What happened to Menlo’s mindfulness initiative?

Since the beginning of the year, Menlo has seen some successes in its push to improve mental health through mindfulness. Photo courtesy Mark Newton and Andy Kitt.

By Caroline Frantz

In the last two years, Menlo’s Upper School administration has taken steps to encourage mindfulness and meditation. Their intention was to help students de-stress and build healthy life habits that will last long after graduation. However, participation in these activities has not been popular.

Many students feel that meditation wastes valuable time, something that Menlo students have only a finite supply of. Meditation has now seemingly become another task Menlo requires them to complete, contrasting from the administration’s original intent. “There's this weird double-sidedness to Menlo,” sophomore Luke Arnold said. “There are insanely high expectations of [students] and an overwhelming amount of work, but [Menlo also] encourages us to just take our time, relax, and have fun.”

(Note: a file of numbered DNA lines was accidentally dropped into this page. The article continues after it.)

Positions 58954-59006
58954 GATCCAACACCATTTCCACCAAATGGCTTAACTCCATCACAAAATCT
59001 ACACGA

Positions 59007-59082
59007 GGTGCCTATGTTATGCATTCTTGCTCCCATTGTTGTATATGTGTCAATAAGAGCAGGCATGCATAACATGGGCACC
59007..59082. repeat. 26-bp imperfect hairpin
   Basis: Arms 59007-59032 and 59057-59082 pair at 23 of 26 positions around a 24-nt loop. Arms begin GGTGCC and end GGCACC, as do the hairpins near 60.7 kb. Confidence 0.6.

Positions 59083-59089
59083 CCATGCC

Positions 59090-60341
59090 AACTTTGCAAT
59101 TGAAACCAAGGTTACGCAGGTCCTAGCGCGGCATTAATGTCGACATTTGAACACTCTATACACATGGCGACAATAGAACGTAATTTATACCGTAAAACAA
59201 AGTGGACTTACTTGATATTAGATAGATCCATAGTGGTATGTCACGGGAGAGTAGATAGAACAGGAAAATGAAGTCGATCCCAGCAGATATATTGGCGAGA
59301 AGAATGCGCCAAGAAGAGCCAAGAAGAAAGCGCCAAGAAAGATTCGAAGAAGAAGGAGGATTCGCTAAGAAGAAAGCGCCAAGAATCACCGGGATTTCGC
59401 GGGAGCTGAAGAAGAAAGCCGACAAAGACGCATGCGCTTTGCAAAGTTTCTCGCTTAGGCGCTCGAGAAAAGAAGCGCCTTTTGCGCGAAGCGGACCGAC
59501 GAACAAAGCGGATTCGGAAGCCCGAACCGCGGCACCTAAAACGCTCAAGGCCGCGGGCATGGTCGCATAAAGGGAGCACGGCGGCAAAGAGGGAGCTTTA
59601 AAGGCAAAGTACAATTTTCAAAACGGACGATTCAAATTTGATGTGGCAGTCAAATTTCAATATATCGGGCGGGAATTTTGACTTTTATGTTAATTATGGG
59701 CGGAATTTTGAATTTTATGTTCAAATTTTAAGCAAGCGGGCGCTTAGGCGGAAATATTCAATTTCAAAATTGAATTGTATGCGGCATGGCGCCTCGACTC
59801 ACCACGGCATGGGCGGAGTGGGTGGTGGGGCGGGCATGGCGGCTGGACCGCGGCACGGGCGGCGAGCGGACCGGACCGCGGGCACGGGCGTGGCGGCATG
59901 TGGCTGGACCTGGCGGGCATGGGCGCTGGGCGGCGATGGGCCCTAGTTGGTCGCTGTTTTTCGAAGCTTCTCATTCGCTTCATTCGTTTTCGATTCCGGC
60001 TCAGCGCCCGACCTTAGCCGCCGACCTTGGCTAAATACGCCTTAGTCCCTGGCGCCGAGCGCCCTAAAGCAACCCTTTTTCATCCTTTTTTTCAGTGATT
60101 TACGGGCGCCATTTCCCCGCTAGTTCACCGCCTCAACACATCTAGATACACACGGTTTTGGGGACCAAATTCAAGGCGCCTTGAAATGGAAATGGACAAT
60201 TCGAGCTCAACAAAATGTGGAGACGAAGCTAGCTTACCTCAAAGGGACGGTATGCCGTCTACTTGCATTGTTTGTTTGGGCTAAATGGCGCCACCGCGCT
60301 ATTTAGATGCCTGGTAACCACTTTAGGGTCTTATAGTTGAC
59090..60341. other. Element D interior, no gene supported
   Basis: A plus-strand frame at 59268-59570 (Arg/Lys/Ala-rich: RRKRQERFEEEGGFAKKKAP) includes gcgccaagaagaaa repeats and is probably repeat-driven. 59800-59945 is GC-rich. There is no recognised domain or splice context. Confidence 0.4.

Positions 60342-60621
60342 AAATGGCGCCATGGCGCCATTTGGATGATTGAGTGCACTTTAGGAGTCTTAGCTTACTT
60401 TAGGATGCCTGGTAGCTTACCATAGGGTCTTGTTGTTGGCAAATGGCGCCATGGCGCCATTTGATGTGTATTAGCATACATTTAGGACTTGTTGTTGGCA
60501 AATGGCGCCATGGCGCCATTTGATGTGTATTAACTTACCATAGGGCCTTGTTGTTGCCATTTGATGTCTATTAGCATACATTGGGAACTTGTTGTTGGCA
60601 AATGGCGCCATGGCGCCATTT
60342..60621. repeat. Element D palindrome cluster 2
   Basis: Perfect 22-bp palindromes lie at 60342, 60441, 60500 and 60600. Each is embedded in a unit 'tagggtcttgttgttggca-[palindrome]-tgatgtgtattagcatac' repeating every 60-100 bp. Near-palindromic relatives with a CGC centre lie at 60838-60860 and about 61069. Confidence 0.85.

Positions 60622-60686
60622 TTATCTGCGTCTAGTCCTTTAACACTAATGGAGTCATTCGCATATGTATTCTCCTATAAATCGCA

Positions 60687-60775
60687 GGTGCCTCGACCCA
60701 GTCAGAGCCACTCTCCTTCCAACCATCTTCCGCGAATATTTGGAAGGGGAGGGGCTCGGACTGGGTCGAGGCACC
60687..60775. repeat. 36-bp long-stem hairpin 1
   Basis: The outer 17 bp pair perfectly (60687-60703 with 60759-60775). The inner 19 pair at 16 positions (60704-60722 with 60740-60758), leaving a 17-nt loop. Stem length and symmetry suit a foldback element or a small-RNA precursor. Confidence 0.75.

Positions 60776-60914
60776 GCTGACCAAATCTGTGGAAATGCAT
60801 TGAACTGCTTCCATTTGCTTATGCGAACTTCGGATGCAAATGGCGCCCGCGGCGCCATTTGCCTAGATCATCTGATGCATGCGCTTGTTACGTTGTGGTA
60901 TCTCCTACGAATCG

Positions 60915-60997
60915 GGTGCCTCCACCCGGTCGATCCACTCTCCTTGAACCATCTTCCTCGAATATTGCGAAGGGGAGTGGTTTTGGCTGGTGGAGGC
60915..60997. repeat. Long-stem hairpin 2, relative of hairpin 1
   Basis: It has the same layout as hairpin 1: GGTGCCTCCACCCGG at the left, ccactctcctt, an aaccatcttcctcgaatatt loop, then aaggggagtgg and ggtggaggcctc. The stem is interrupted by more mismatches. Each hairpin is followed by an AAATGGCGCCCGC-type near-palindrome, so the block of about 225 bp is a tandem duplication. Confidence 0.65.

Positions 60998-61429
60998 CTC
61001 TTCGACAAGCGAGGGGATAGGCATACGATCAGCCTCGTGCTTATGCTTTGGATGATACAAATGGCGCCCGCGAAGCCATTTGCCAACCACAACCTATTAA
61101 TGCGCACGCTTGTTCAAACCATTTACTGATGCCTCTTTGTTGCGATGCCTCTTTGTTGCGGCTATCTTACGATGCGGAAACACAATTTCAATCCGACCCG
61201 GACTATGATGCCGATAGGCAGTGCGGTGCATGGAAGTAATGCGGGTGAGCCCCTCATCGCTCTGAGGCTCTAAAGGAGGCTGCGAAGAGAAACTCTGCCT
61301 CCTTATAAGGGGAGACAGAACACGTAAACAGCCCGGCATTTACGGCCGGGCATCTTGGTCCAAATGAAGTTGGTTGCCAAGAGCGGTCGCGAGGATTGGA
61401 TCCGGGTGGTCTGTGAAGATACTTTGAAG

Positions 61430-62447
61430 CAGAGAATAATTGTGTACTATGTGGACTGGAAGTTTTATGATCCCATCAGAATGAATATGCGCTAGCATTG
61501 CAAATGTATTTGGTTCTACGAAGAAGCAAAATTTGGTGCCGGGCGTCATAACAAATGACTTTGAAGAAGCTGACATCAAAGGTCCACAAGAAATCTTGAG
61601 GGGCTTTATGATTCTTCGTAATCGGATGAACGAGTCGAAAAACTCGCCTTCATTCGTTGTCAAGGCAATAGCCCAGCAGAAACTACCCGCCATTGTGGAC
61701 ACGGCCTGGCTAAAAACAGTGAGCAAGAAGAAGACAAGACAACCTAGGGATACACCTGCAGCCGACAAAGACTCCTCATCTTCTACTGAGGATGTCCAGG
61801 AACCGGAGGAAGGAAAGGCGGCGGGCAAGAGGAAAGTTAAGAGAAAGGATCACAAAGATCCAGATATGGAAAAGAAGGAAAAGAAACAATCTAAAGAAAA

“We are mindful that students aren’t getting enough sleep, and we want to help them with that.” Upper School Director John Schafer said. Some teachers have included a form of meditation in their classes to encourage relaxation, but it was never an official part of a curriculum until it replaced the public speaking class in the freshman wellness rotation for the 2015-2016 school year.

Additionally, Menlo has been encouraging mindfulness exercises during advocacy time. “During advocacy all [students] want to do is eat food and chill out,” sophomore Kayla Zamanian said. “Sometimes we do homework, but other than that it’s mostly just a time to relax and have a period of time when there isn’t anything to do. I think that is why there is so much pushback on meditation.”

When practiced repeatedly, meditation should make students feel healthier, happier and more confident, but it takes effort to get to that place. Since the beginning of April, teachers Andy Kitt and Mark Newton have led 10-minute meditations sessions in Martin Hall before school on Thursdays. “We have had many teachers and administrators come, which is really cool,” Kitt said. “We haven’t had any kids yet, but I am still hopeful. Students will feel more encouraged to go when they see the teachers setting an example for them.”

1 Comment

  • Thanks for the interesting article, Caroline! You fairly captured competing perspectives here and gave an informative update.

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